The Port Arthur, Texas-based American Shrimp Processors Association (ASPA) has contracted with Global Trust Certification, Ltd., to complete sustainability assessments of the entire Gulf of Mexico shrimp fishery for both the Marine Stewardship Council (MSC) and the Certified Seafood Collaborative (CSC) Responsible Fisheries Management certifications.
For the past 15 years, many industry stakeholders in the Gulf of Mexico shrimp fishery, including fishermen, docks and processors and governmental and non-governmental entities, have worked collectively on fishery improvement projects across the Gulf Coast to place the Gulf of Mexico fishery in a position to achieve sustainability certifications, according to ASPA.
“Many members of our industry – with the assistance of many talented governmental and non-governmental representatives, as well as various participants in the retail and foodservice sectors – have collectively worked hard to get to where we are today,” said Kristen Baumer, Chairman of the ASPA Sustainability Committee. “This day has been a long time coming and we are all excited to work with Global Trust this year to achieve both certifications.”
Achieving certification will allow ASPA to assure its retail and foodservice clients and the consuming public that wild-caught Gulf shrimp are sustainably sourced, ensuring the long-term biological, ecological and socioeconomic viability of the fishery.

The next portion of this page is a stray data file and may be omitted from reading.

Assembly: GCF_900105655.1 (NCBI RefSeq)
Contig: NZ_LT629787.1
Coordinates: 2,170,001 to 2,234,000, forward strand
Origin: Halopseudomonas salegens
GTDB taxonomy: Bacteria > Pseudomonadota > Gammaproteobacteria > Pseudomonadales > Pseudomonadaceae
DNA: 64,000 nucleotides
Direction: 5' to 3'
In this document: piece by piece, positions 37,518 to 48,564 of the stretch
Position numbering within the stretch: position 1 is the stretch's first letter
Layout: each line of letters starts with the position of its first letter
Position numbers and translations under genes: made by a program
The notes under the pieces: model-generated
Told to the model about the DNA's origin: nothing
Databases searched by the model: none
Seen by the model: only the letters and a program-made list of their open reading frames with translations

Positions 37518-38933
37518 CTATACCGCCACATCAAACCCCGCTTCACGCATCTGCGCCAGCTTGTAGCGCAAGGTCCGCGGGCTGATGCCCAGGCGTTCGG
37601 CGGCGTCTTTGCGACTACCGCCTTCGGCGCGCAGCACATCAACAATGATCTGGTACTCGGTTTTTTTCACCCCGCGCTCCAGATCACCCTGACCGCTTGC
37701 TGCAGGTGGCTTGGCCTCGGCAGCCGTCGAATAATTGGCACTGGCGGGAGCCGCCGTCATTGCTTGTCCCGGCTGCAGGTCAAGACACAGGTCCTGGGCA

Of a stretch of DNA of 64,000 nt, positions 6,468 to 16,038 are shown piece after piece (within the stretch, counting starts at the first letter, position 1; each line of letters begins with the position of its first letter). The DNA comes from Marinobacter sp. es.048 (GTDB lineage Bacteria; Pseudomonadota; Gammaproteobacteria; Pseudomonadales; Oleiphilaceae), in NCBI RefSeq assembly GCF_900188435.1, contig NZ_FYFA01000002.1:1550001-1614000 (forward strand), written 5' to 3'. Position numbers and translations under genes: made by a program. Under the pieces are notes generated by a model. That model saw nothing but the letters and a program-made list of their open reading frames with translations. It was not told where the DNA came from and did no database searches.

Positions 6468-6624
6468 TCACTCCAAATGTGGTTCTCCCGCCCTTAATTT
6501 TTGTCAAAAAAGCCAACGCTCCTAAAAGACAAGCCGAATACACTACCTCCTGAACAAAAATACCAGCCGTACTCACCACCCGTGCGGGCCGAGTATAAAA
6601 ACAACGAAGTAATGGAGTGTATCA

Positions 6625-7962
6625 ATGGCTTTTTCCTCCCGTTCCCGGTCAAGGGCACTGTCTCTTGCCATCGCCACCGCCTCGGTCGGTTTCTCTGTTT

The assessments will cover brown, white and pink shrimp in federal waters and the state waters of Texas, Louisiana, Mississippi, Alabama and the west coast of Florida, caught with otter trawls, skimmers and butterfly nets.
“This isn’t just about a label,” said Trey Pearson, president of ASPA. “We know sustainability is important. It’s important for our customers, for our members, and for the futures of generations of hardworking fishermen.”
ASPA, along with many other industry participants, stakeholders, organizations and governmental and non-governmental entities, will work closely this year with Global Trust, MSC and CSC to achieve dual certifications.
“The fishery moving into assessment is the culmination of hard work by many industry stakeholders,” said Reese Antley, chairman of the Gulf Shrimp Supply Chain Roundtable. “It’s a chance for the boats, docks and processors to show the commitment that we have for ensuring the sustainability of the Gulf shrimp industry.”